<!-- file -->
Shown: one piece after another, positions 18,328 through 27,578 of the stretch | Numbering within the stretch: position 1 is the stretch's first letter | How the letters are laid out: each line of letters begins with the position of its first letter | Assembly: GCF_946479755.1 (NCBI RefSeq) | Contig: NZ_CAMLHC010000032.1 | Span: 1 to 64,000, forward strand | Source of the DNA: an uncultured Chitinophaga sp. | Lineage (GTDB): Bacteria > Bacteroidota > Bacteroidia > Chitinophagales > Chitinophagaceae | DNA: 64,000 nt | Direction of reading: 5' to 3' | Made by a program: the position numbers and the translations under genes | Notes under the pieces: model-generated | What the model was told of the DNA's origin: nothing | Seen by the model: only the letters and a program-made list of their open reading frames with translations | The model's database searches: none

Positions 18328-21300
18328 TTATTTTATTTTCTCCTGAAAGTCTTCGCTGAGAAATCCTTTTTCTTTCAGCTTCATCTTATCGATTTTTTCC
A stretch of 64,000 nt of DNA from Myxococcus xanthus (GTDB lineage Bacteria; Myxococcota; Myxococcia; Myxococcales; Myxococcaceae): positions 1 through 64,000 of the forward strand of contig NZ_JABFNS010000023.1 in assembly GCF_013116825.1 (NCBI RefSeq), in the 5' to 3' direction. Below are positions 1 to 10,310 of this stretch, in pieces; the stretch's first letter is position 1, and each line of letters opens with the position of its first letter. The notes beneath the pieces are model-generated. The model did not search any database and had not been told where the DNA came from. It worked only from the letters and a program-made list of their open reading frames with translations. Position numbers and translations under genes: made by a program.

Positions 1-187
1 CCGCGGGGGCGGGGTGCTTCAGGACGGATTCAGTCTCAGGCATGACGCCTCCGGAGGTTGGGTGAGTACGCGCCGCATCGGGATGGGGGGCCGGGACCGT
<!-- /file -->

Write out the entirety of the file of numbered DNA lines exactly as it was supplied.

Shown: one piece after another, positions 18,328 through 27,578 of the stretch | Numbering within the stretch: position 1 is the stretch's first letter | How the letters are laid out: each line of letters begins with the position of its first letter | Assembly: GCF_946479755.1 (NCBI RefSeq) | Contig: NZ_CAMLHC010000032.1 | Span: 1 to 64,000, forward strand | Source of the DNA: an uncultured Chitinophaga sp. | Lineage (GTDB): Bacteria > Bacteroidota > Bacteroidia > Chitinophagales > Chitinophagaceae | DNA: 64,000 nt | Direction of reading: 5' to 3' | Made by a program: the position numbers and the translations under genes | Notes under the pieces: model-generated | What the model was told of the DNA's origin: nothing | Seen by the model: only the letters and a program-made list of their open reading frames with translations | The model's database searches: none

Positions 18328-21300
18328 TTATTTTATTTTCTCCTGAAAGTCTTCGCTGAGAAATCCTTTTTCTTTCAGCTTCATCTTATCGATTTTTTCC
A stretch of 64,000 nt of DNA from Myxococcus xanthus (GTDB lineage Bacteria; Myxococcota; Myxococcia; Myxococcales; Myxococcaceae): positions 1 through 64,000 of the forward strand of contig NZ_JABFNS010000023.1 in assembly GCF_013116825.1 (NCBI RefSeq), in the 5' to 3' direction. Below are positions 1 to 10,310 of this stretch, in pieces; the stretch's first letter is position 1, and each line of letters opens with the position of its first letter. The notes beneath the pieces are model-generated. The model did not search any database and had not been told where the DNA came from. It worked only from the letters and a program-made list of their open reading frames with translations. Position numbers and translations under genes: made by a program.

Positions 1-187
1 CCGCGGGGGCGGGGTGCTTCAGGACGGATTCAGTCTCAGGCATGACGCCTCCGGAGGTTGGGTGAGTACGCGCCGCATCGGGATGGGGGGCCGGGACCGT